Home Minneapolis Press Releases 2014 Four Indicted for Drug Trafficking Crimes Involving a Violent Kidnapping in St. Paul

Four Indicted for Drug Trafficking Crimes Involving a Violent Kidnapping in St. Paul

U.S. Attorney’s Office May 06, 2014
  • District of Minnesota (612) 664-5600

MINNEAPOLIS—United States Attorney Andrew Luger announced today that a United States grand jury indicted four men for their roles in a large-scale methamphetamine trafficking organization and a violent kidnapping in St. Paul. The indictment, returned on May 5, 2014 and unsealed today, charges Jesus Ramirez, 31, of Los Angeles, California; Jonatan Delgado Alvarez, 22, of Los Angeles, California; Juan Ricardo Elenes Villalvazo, a.k.a. Chapo, 32, of St. Paul, Minnesota; and Antonio Navarro a.k.a. Tony Sanchez, 19, of St. Paul, Minnesota.

The indictment alleges that Ramirez, Alvarez, Villalvazo, and Navarro participated in a conspiracy to distribute methamphetamine. According to the indictment, Navarro and Villalvazo maintained a stash house in St. Paul for storing large amounts of methamphetamine for distribution as part of the conspiracy.

On April 14, 2014, defendants Ramirez and Alvarez flew from Los Angeles, California to Minnesota in response to a report that approximately 30 pounds of methamphetamine had been stolen from the stash house two days earlier. On the evening of April 14, the four defendants kidnapped two victims at gunpoint and held them captive against their will at the stash house. The defendants bound and beat the victims and made violent threats against their lives and the lives of their family members, while demanding information about the missing methamphetamine. According to the indictment, Villalvazo cut one of the victim’s fingers, nearly severing it, while Ramirez held the victim down. After determining that the victims had no information about the missing drugs, the defendants released them.

Upon leaving the stash house at approximately 7:30 p.m. on April 15, Navarro was arrested by law enforcement officers, who had surrounded the premises. At approximately 7:40 p.m. that night, Alvarez attempted to leave the stash house and was also arrested by law enforcement officers. In the early morning hours of April 16, Ramirez flew back to Los Angeles from the Minneapolis-St. Paul International Airport. He was arrested the following day at a hotel in a Los Angeles suburb after leading police officers on a high-speed car chase.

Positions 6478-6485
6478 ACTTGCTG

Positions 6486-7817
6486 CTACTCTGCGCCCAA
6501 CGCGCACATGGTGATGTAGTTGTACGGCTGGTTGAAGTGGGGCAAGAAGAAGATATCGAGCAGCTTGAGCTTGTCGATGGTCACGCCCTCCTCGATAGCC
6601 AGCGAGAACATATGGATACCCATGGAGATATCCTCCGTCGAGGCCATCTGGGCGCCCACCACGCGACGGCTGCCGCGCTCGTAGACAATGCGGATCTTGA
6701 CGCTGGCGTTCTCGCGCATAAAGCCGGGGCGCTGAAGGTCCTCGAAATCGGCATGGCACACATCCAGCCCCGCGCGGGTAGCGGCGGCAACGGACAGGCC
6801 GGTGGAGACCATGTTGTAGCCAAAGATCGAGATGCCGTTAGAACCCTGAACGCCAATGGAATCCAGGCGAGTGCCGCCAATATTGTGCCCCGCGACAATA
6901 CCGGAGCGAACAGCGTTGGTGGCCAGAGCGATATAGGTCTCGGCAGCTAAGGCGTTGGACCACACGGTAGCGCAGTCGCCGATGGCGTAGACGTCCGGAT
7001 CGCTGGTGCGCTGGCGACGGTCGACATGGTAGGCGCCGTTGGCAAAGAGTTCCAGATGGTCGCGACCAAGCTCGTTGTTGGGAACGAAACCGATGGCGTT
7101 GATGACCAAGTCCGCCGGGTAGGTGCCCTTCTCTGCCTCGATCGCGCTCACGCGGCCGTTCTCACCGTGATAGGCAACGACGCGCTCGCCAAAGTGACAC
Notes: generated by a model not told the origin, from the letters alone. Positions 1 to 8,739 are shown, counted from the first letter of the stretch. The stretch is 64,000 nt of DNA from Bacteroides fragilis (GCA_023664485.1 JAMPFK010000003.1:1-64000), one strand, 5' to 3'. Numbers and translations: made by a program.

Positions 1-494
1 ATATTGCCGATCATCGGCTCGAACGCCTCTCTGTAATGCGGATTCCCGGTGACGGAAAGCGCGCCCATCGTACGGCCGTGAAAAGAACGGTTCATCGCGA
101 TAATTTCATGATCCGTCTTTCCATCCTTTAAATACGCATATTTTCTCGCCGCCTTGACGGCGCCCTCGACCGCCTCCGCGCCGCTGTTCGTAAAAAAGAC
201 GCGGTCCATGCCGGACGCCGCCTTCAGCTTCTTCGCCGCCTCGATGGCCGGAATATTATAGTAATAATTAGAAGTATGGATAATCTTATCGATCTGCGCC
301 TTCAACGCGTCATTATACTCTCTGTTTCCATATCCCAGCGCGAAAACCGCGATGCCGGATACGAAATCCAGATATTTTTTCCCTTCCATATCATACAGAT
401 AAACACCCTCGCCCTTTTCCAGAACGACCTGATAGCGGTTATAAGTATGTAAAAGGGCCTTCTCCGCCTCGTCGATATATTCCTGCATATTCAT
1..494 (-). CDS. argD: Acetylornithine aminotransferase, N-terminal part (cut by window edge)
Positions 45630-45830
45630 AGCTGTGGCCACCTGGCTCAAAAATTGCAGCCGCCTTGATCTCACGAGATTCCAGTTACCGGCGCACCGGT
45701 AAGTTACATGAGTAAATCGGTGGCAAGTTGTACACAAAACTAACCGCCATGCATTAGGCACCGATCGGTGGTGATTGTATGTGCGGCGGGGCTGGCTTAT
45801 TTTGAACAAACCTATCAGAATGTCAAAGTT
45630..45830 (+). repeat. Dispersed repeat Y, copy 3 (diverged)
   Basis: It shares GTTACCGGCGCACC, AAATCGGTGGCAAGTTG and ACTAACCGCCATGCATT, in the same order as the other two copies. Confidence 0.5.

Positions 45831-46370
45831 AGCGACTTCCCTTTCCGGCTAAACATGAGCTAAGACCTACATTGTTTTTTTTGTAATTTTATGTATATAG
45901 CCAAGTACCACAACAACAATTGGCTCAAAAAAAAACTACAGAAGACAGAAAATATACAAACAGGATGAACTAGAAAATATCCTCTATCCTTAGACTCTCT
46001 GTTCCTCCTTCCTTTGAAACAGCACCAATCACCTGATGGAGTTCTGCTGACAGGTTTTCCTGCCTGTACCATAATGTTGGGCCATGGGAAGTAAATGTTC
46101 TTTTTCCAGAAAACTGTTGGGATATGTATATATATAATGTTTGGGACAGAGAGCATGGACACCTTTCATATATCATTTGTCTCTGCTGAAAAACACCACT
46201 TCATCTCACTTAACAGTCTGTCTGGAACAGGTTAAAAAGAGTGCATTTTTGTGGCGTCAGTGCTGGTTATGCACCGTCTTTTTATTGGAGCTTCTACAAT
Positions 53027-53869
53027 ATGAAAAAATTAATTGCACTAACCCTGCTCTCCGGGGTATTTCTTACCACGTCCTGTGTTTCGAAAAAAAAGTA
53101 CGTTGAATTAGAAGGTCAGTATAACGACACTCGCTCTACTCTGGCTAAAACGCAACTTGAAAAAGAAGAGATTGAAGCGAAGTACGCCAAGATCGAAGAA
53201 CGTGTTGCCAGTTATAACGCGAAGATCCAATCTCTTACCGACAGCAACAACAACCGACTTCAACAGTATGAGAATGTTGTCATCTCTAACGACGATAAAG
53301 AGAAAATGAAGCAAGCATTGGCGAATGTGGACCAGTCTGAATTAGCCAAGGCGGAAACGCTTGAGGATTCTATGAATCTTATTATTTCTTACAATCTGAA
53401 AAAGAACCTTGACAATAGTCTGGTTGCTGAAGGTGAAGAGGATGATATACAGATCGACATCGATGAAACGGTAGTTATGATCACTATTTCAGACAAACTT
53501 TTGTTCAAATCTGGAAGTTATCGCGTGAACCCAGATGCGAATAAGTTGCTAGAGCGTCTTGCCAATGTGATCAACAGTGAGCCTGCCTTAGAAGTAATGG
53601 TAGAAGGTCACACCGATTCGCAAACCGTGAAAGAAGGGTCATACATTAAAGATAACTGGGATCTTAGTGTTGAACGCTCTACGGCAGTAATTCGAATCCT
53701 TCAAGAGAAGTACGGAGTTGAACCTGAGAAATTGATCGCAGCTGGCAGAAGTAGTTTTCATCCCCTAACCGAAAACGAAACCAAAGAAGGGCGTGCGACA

All four defendants were charged with one count of conspiracy to distribute methamphetamine. In addition, the indictment alleges that Ramirez carried a firearm and used it to kidnap and threaten the victims.

If convicted, all four defendants could face a potential maximum penalty of life in prison for the drug conspiracy charge. Ramirez faces a potential minimum penalty of seven years in prison for the firearm charge. All sentences are ultimately determined by a federal district court judge.

This case is the result of an investigation by the Safe Streets Task Force. Safe Streets is a FBI-sponsored task force that focuses on combating violent street crime, as well as gang and drug-trafficking offenses. Officers from the Minneapolis Police Department and the St. Paul Police Department, who are members of the Safe Streets Task Force, were instrumental in the investigation of this case. This case is being prosecuted by Assistant United States Attorney Jeffrey S. Paulsen. The defendants will make their first appearance today at 2:00 p.m. in federal court in St. Paul before Magistrate Judge Tony N. Leung.

United States Attorney Andrew Luger commended the work of the Safe Streets Task Force, saying, “The allegations in the indictment are a frightening reminder of the violent capabilities of drug traffickers. Safe Streets and our office are dedicated to protecting our citizens from this type of outrageous and violent conduct.”

An indictment is a determination by a grand jury that there is probable cause to believe that offenses have been committed by a defendant. A defendant, of course, is presumed innocent until he or she pleads guilty or is proven guilty at trial.